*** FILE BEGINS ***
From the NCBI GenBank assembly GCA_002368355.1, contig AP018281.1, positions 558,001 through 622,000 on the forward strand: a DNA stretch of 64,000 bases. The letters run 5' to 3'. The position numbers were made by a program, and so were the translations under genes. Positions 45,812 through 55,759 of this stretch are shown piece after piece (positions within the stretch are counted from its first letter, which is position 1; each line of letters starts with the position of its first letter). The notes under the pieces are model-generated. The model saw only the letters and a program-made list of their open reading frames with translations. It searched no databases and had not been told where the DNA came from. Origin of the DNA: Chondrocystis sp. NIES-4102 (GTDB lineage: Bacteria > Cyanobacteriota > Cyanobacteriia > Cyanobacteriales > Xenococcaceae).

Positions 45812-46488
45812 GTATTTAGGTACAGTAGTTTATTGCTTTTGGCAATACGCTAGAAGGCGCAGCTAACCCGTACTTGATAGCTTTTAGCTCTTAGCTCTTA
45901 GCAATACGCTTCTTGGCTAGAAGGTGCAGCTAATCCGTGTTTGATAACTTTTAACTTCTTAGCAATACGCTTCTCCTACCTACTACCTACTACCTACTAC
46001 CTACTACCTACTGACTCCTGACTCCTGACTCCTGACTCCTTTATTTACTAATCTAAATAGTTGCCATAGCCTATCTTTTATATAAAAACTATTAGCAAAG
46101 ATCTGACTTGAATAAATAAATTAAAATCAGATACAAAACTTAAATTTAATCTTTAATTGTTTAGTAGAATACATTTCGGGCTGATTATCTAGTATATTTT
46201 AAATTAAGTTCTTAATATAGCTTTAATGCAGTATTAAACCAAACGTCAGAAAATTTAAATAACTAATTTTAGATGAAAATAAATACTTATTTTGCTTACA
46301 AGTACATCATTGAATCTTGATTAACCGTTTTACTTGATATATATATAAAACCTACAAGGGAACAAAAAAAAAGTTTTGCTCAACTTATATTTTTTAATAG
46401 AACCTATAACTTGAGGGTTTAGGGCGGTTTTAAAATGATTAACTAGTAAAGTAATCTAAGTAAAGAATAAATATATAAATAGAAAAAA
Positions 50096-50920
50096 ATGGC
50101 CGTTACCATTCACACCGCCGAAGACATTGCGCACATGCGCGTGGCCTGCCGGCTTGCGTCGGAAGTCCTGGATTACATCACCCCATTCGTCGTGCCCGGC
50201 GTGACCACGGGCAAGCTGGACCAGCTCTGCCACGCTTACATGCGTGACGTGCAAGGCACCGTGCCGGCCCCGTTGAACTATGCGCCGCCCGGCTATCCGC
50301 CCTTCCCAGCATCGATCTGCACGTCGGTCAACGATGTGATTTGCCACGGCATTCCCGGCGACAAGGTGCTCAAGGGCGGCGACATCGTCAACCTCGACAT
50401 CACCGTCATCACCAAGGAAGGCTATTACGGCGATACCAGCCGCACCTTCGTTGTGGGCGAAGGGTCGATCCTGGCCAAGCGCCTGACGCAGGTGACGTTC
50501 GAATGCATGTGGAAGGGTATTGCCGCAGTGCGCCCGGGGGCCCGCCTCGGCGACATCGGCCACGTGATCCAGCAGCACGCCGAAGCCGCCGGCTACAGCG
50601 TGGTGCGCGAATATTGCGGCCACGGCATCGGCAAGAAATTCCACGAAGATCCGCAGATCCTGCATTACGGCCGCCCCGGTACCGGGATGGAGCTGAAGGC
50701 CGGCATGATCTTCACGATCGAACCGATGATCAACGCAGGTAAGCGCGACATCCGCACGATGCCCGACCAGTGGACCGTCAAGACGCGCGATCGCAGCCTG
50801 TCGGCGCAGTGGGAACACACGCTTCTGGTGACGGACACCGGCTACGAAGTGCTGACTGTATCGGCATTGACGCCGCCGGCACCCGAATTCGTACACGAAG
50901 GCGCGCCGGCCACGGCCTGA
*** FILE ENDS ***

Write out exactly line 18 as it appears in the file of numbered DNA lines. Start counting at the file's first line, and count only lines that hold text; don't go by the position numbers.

50701 CGGCATGATCTTCACGATCGAACCGATGATCAACGCAGGTAAGCGCGACATCCGCACGATGCCCGACCAGTGGACCGTCAAGACGCGCGATCGCAGCCTG